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Surprising things an optometrist sees during an eye exam

The eyes really are the windows to people’s health, doctors of optometry say.

American Optometric Association

The eyes are said to be windows to the soul. For doctors of optometry, they also offer an expansive look into your overall health, allowing optometrists to diagnose a wide array of common and not-so-common conditions, including diabetes, skin cancer and brain tumors.

Just ask Dr. Amber Dunn, who practices near Portland, Oregon.

In the early days of the COVID-19 pandemic, a teenage boy who was a longtime patient of Dunn’s needed contact lenses. Due to stay-at-home orders, Dunn performed an online video consultation and extended his prescription temporarily until he could come in for an in-person exam a month later.

“He said everything was fine and was having no issues at all,” Dunn said. “Once we got him into the office, I was able to do an in-person exam and take an image of the inside of his eye and found he had hemorrhaging and swelling in the back of his eye on his optic nerve. It was immediately apparent to me that he either had a mass in his brain or elevated pressure of the cerebral spinal fluid.”

After rushing to the emergency room, the boy was diagnosed with a tumor near the pineal gland in his brain and had to have an eight-hour brain surgery to remove it.

“Had I just been comfortable with that telehealth visit, I don’t know what would have happened to this young man,” Dunn said.

More than just vision tests

The episode underscores the importance of regular, in-person eye exams in preventive health care.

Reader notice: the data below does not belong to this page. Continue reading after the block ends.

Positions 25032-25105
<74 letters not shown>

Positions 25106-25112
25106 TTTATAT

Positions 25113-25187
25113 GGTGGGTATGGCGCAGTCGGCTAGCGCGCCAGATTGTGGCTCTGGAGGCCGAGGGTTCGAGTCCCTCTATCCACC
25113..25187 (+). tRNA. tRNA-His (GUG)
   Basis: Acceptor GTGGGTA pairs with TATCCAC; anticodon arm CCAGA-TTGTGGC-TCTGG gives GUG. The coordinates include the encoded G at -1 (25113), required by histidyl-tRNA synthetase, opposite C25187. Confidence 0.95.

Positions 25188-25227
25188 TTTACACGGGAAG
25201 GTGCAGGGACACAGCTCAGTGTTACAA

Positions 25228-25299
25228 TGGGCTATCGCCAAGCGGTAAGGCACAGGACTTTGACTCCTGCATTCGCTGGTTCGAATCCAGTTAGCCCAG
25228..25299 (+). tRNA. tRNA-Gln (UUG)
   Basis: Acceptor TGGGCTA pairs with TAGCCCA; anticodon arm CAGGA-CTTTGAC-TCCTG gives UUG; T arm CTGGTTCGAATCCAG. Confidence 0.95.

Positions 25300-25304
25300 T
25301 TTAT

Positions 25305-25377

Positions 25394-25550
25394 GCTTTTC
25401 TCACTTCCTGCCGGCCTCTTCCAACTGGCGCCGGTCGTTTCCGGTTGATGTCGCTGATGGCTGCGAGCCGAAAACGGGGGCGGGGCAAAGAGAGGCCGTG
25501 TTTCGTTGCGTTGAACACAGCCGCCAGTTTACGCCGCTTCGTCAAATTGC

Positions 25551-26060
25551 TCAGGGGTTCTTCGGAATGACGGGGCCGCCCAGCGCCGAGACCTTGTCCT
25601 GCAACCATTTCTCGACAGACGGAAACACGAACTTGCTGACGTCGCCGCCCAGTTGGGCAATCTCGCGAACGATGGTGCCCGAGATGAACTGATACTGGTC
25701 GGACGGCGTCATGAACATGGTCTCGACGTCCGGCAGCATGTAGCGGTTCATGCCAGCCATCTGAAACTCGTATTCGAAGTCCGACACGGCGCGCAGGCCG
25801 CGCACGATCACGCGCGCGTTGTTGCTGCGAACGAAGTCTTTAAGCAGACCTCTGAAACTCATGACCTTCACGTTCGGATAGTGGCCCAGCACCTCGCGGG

During the visits, doctors of optometry not only check the sharpness of your vision with those familiar eye charts, but they also examine the health of the eyes and eye tissue. Many sight-threatening diseases can be cured or slowed with early diagnosis and treatment, and many common vision problems can easily be corrected once they’re discovered.

“The eyes are not only our way of seeing the world — they also give doctors of optometry a clear view of patients’ overall health,” said Dr. William T. Reynolds, president of the American Optometric Association. “To treat patients effectively, we must have a wealth of knowledge in other areas of health care that can impact or manifest in the eyes. That’s why an in-person, comprehensive eye exam with your doctor of optometry is such an important part of preventative care.”

Optometrists can detect several non-eye related health issues.

Detectives looking for clues of disease

Like clues left behind by an intruder, diseases and other health conditions can cause telltale signs in the sensitive tissues and intricate mechanisms that make up a human eye. With their extensive training and specialized equipment, doctors of optometry can detect more than 270 serious health conditions, including diabetes, high blood pressure, autoimmune diseases and cancers.

For example, a swelling or thickening of the eyelid or the appearance of a colored mass on the eyelid can indicate skin cancer. Abnormalities in the tiny blood vessels inside the eye can reveal a wide variety of conditions, including high blood pressure or cholesterol, diabetes, and risk of stroke.

“We realize that often it’s the eye care part that is what the patient notices or that brings them into the office, only for us to discover some of these underlying medical things,” said Dr. Geoffrey Goodfellow, an associate dean with the Illinois College of Optometry in Chicago.

While telehealth played a limited but necessary role during the lockdown phase of the pandemic, the technology falls far short of what a doctor can provide in person.

“There are so many limitations to the diagnostic testing and views that we get via telehealth,” Goodfellow said. “If patients are able to get glasses or contacts online without an exam, that could be a missed opportunity to diagnose some of these vision-threatening or even life-threatening conditions that we see every day in patients who didn’t know they had them.”

To make an appointment with a doctor of optometry near you, visit the American Optometric Association’s doctor locator.

Members of the editorial and news staff of the USA TODAY Network were not involved in the creation of this content